Cannabis users’ sensitive data leaked in “serious” breach

Cannabis, Cyber Security, Cannabis users’ sensitive data leaked in “serious” breach

Internet privacy researchers at vpnMentor have discovered a data breach in point-of-sale software used in the cannabis industry

The team, led by Noam Rotem and Ran Locar, identified an unsecured data repository owned by THSuite, which contained sensitive data from numerous marijuana dispensaries across the United States.

Among the leaked data were names, addresses, government and employee IDs and further personally identifiable information.

THSuite offers software to cannabis dispensaries across the US. In order to comply with state laws, dispensaries have to collect a large amount of data from each individual transacting. 

The THSuite platform is used to manage all of this data, plugging into each state’s traceability system through an API, making the process quicker and easier.

Over 85,000 files were found to have been leaked in the data breach, 30,000 of which included sensitive, personally identifiable information. According to vpnMentor, the leak also included scanned government and company IDs. 

READ MORE: Millions of fingerprints leaked in latest high-profile data breach

In a blogpost detailing the report, vpnMentor said: “The leaked bucket contained so much data that it wasn’t possible for us to examine all the records individually.

“In the sample of entries we checked, we found information related to three marijuana dispensaries in different locations around the US.”

Amedicanna Dispensary, Bloom Medicinals and Colorado Grow Company were among the worst-hit companies, but the breach affected many more dispensaries. vpnMentor even goes so far as to say that it is possible for all THSuite clients and customers to have had their data leaked.

“As a result of this data breach, sensitive personal information was exposed for medical marijuana patients, and possibly for recreational marijuana users as well. This raises some serious privacy concerns.

“Medical patients have a legal right to keep their medical information private for good reason. Patients whose personal information was leaked may face negative consequences both personally and professionally.

Under HIPAA regulations, vpnMentor state that it is a federal crime in the US for a health service provider to expose personal information. Violations can result in fines of up to $50,000 for each leaked record.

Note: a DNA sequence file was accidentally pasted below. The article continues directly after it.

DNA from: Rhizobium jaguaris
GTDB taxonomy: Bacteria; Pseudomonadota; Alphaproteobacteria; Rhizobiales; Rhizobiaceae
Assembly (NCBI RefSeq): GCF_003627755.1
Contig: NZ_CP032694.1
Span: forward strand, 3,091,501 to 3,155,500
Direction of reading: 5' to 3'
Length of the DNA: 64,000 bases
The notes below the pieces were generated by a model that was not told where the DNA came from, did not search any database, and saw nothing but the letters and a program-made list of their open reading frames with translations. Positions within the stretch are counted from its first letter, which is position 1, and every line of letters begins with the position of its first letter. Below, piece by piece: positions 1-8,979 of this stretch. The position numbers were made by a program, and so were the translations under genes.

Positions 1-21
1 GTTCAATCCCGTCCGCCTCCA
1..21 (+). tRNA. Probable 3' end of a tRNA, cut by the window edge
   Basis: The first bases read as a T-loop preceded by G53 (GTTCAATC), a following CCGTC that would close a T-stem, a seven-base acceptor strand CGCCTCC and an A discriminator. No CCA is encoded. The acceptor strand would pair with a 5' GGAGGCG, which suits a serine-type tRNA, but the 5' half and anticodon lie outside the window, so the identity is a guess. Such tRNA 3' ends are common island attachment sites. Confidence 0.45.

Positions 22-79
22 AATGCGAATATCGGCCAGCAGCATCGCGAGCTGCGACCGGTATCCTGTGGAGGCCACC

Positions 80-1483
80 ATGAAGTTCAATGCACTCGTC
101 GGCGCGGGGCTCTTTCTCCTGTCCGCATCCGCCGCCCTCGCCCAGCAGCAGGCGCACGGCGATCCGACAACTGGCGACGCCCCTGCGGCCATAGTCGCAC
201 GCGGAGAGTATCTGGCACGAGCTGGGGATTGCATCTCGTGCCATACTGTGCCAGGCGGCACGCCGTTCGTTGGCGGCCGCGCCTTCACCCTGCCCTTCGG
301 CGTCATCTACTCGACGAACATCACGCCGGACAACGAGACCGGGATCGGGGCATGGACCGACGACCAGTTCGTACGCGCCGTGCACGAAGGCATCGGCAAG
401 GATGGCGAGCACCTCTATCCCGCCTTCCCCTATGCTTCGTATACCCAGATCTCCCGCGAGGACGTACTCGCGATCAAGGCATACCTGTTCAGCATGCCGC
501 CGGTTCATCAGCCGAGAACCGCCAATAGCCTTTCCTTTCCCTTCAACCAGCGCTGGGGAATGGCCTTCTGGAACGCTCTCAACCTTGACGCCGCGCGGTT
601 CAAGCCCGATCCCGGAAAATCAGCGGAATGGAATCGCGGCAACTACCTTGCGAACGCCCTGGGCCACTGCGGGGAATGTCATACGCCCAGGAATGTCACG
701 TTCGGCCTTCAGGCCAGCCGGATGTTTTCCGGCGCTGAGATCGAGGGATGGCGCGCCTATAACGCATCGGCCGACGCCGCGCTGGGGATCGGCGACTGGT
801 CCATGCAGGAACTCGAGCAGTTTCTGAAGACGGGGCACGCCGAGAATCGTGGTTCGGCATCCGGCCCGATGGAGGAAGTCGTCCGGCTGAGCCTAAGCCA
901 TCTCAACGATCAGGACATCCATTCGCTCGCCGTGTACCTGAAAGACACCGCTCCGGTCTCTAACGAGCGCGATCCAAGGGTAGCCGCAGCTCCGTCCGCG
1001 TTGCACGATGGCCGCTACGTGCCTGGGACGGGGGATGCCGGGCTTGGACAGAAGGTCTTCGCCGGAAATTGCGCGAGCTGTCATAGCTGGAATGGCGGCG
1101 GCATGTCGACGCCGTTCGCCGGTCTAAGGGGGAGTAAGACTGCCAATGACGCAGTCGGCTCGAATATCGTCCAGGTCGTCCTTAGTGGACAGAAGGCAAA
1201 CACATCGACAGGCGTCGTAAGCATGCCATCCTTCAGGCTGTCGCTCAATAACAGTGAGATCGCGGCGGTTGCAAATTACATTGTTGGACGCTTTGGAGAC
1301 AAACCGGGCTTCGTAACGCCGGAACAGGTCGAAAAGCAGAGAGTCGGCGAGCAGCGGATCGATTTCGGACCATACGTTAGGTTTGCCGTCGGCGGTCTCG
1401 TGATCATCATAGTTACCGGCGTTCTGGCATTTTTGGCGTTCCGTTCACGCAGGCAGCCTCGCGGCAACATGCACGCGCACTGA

There is still a stigma around cannabis use. Some workplaces even prohibit it entirely. vpnMentor fears that individuals using cannabis either recreationally or for medical purposes may face consequences at their place of work, or even at home.

vpnMentor has contacted THSuite. At the time of publication, they had not yet received a reply. 

Cannabis, Cyber Security, Cannabis users’ sensitive data leaked in “serious” breach

Ben Ashman

Ben is a multimedia journalist with a keen passion for technology, literature and art. When he isn't writing you can find him wandering around London's museums and galleries.

Personalization is the beating heart of successful hybrid cloud

Amber Donovan-Stevens • 27th November 2021

In the post-millennial era of real world cloud deployment, the modern digitally distributed nature of businesses requires a range of infrastructure options to allow each customer to leverage a mix of cloud technologies to best suit their unique needs while optimizing the associated costs. How can we enable this kind of flexibility in the face...

The Best Ten Rated Cloud Security Management Options For Business

Erin Laurenson • 24th November 2021

Cloud Security programs that can carry out safety procedures and address or flag potential high-risk elements are now critical, allowing businesses to function normally without fearing a potential breach. To help you find the best Cloud management and security system for your business, we’ve done the research and found the top systems presently available on...

How the cloud can drive organizational sustainability goals

Amber Donovan-Stevens • 24th October 2021

Mark Hughes, RVP of UK & Ireland, Epicor, explores cloud computing’s implications for organisational sustainability practices and introduces the key findings of Epicor’s survey of technology decision-makers in the US and the UK.xplains how cloud technology can spearhead an organizations sustainability initiatives.